ESPE Abstracts (2021) 94 P2-308

1Department of Human Molecular Genetics, Institute of Human Genetics, Heidelberg, Germany; 2Department of Pediatrics, Leiden University Medical Center, Leiden, Netherlands; 3Section on Growth and Development, National Institute of Health, Bethesda, USA; 4Computational Oncology Group, Molecular Diagnostics Program at the National Center for Tumor Diseases (NCT) and German Cancer Research Center (DKFZ), Heidelberg, Germany; 5Institute of Human Genetics, Heidelberg, Germany; 6Department of Clinical Genetics, University of Leiden, Leiden, Netherlands

Human growth is a complex trait. A considerable number of gene defects have been shown to cause short stature, but there are only few examples of genetic causes of non-syndromic tall stature. Besides rare variants with large effects and common risk alleles with small effect size, oligogenic effects may contribute to this phenotype. Exome sequencing was carried out in a tall male (height 3.5 SDS) and his parents. Filtered damaging variants with high CADD scores were validated by Sanger sequencing in the trio and three other affected and one unaffected family members. Network analysis was carried out to assess links between the candidate genes, and the transcriptome of murine growth plate was analyzed by microarray as well as RNA Seq. Heterozygous gene variants in CEP104, CROCC, NEK1, TOM1L2 and TSTD2 predicted as damaging were found to be shared between the four tall family members. Three of the five genes (CEP104, CROCC and NEK1) belong to the ciliary gene family. All genes are expressed in mouse growth plate. Pathway and network analysis indicated close functional connections. Together, these data expand the spectrum of genes with a role in linear growth and tall stature phenotypes.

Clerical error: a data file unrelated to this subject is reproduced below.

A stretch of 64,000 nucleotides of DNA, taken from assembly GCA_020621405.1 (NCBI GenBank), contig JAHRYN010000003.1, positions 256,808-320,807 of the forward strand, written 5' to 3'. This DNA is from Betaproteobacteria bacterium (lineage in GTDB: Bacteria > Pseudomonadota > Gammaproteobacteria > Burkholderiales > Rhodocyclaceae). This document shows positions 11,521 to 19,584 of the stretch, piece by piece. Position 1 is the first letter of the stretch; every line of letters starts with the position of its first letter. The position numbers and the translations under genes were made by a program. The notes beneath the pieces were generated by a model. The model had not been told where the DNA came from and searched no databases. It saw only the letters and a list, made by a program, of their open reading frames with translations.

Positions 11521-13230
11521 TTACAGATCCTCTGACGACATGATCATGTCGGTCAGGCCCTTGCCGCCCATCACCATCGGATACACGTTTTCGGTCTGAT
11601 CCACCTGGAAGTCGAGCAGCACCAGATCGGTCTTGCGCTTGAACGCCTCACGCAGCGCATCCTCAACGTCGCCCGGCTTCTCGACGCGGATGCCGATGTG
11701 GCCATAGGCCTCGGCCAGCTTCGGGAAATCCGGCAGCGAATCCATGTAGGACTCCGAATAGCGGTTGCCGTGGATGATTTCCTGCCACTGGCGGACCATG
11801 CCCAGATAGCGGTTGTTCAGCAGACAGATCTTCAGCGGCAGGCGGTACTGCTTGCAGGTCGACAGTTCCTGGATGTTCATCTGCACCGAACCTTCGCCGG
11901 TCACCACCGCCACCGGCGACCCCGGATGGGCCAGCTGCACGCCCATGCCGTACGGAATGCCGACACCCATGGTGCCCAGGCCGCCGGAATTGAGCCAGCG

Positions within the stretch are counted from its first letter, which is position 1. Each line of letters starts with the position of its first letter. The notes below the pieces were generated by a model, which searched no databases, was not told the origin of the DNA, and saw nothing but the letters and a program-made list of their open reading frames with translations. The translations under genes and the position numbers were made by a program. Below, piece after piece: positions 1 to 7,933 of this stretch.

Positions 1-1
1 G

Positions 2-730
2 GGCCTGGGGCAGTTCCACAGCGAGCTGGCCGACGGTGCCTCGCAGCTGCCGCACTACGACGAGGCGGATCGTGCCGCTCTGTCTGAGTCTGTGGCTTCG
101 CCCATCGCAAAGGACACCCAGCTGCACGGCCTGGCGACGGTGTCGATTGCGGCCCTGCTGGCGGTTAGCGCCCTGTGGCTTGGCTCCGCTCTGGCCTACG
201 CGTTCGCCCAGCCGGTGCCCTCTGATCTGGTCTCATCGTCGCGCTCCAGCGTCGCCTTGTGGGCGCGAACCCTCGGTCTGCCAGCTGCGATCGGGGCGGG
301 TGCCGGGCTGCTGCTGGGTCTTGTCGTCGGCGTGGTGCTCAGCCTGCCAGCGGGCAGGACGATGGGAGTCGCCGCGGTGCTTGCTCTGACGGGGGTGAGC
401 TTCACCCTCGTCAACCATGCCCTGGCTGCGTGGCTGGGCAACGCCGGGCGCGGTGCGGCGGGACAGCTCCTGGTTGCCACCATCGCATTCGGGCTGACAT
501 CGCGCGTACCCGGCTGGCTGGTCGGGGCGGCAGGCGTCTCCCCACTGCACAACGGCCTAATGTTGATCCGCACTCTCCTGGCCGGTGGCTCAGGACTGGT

Volume 94

59th Annual ESPE (ESPE 2021 Online)

22 Sep 2021 - 26 Sep 2021

European Society for Paediatric Endocrinology 

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